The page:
Basset Hounds Forum banner

1 - 8 of 8 Posts

·
Registered
Joined
·
150 Posts
Discussion Starter #1 (Edited)
So I've been reading a lot. And there are sites that have conflicting info. So it gets a little confusing. But anyway I found this site through info that Mikey posted. So I considered it to be reliable. It says

Your pup is obeying every instinct in its little body. A puppy left alone is a dead puppy -- so puppies scream for the company of the pack. It's not *natural* for a pup to be left alone.
Your household may require that the puppy be alone. That's something that has to be taught gradually You took this pup out of a familiar world where everything made sense and placed her into something completely foreign with completely bizarre rules. She's utterly terrified.
and
For the first couple of weeks, she will want to stick very, very close. But each week, she'll want to start exploring further and further away. This is growing up. As this happens, she'll be more comfortable with being crated or left alone.
When Pax was your puppy's age, I couldn't take a *shower* without him freaking out the entire time -- even if my husband was home with him. By the time he was three months old, I could pop him in his larger crate downstairs, toss a bone in with him, and run errands without him making a sound. He never learned to whine and cry and hate his crate because I took
his age into account and never forced him to do something his psyche wasn't capable of doing.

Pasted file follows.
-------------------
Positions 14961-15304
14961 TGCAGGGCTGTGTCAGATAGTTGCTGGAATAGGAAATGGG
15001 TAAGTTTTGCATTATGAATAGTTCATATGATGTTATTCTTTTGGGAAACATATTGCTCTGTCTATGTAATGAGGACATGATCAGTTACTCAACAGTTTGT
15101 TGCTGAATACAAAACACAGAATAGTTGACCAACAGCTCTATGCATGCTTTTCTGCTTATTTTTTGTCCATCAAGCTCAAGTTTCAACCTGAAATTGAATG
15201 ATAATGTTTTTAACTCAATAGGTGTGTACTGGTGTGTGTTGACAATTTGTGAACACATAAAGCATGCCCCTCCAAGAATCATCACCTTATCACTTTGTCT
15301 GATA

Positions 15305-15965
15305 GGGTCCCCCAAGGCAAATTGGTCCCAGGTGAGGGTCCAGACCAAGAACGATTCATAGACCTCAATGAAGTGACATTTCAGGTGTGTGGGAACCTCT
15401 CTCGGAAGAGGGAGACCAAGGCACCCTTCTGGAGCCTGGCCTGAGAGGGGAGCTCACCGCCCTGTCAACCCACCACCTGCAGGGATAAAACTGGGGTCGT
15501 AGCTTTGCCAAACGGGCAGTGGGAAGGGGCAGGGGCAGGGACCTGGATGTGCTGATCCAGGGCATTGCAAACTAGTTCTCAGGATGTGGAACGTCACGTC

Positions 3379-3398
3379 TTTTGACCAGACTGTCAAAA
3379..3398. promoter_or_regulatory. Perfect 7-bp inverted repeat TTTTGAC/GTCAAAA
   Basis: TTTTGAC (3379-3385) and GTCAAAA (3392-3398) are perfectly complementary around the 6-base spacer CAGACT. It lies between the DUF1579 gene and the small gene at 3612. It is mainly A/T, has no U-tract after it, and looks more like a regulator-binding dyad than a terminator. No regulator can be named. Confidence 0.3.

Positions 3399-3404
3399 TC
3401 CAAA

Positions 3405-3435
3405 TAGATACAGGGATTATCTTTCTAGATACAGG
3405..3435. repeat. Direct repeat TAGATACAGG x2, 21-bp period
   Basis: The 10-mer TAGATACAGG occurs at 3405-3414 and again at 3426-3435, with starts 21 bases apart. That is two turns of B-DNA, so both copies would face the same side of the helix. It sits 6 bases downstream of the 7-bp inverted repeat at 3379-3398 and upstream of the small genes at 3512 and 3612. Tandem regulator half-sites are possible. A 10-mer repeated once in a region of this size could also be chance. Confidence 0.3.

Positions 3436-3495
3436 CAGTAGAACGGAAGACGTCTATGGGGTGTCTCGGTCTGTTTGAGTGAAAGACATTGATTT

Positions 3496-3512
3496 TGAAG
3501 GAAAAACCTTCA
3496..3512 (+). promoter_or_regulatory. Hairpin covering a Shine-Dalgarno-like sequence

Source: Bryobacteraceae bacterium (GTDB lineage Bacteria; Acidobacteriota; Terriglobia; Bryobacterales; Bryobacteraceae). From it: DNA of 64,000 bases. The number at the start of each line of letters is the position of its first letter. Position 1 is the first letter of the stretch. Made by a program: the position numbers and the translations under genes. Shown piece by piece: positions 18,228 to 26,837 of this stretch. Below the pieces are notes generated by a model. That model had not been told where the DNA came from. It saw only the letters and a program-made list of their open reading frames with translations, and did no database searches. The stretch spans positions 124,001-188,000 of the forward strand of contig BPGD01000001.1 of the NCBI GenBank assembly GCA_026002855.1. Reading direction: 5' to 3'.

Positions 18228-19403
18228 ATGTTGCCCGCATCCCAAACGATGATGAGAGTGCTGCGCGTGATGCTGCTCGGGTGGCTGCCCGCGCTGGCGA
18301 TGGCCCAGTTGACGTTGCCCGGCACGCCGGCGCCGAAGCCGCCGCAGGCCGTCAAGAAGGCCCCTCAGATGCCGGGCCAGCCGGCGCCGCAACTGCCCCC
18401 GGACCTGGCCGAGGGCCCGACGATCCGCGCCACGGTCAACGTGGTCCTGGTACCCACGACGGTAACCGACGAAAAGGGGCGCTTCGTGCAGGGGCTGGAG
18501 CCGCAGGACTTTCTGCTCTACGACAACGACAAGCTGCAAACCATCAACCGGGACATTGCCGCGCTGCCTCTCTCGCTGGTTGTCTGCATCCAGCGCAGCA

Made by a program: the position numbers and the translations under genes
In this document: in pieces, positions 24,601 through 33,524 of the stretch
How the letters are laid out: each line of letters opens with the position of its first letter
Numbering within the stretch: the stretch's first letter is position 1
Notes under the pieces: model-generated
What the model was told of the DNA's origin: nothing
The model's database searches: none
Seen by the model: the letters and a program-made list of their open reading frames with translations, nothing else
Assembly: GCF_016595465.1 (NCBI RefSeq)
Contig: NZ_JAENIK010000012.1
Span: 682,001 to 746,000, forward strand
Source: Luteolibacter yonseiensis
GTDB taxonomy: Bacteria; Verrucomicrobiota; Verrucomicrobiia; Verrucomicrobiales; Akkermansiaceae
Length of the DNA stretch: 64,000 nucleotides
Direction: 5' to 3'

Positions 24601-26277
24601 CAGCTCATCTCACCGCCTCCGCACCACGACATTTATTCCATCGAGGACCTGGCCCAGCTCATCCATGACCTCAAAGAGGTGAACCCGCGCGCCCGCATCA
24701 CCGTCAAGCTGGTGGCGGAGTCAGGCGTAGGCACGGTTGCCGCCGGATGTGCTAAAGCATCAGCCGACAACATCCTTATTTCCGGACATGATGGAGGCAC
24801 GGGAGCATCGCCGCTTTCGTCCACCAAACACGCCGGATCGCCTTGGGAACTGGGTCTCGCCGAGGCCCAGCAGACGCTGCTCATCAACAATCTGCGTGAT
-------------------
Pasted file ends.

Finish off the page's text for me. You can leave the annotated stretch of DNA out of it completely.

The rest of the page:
Ok so I keep Gracie with me pretty much 24/7. Even when she naps I'm not far away. She's been napping on the couch and sleeping in bed with us. I've only left her to do grocery shopping and to take my daughter to school and pick her up. To take my daughter to school only takes about 10-15 minutes max. Grocery shopping could take up to 2 hours. I told my husband we needed to get her a puppy bed and start making her nap on it instead on the couch with us. And start making her sleep on her own in the crate too. Because we dont plan on letting her on the furniture when she's full grown. So I thought thats probably something we never should have started. I also thought I should start leaving her more.

I could take her with me to pick up my daughter from school but I thought if I stayed with her 24/7, then she would have separation anxiety when I did have to leave her. I wanted her to be ok when she needed to be alone.
But, reading that article makes me think maybe it's ok to let her stay with us all the time. Maybe I should take her with me to take my daughter to school? When I leave her she does cry the whole time.

I'm sorry that I bother you guys with such silly questions. But I just want to make sure I "get it right". And I trust your judgment. Plus if I screw this up you guys are gonna be the ones to hear about it! :p

p.s. I guess I should mention that she will be 8 weeks old on wednesday. seriously guys. Am I just worrying too much?
 

·
Registered
Joined
·
12,947 Posts
see seperation anxiety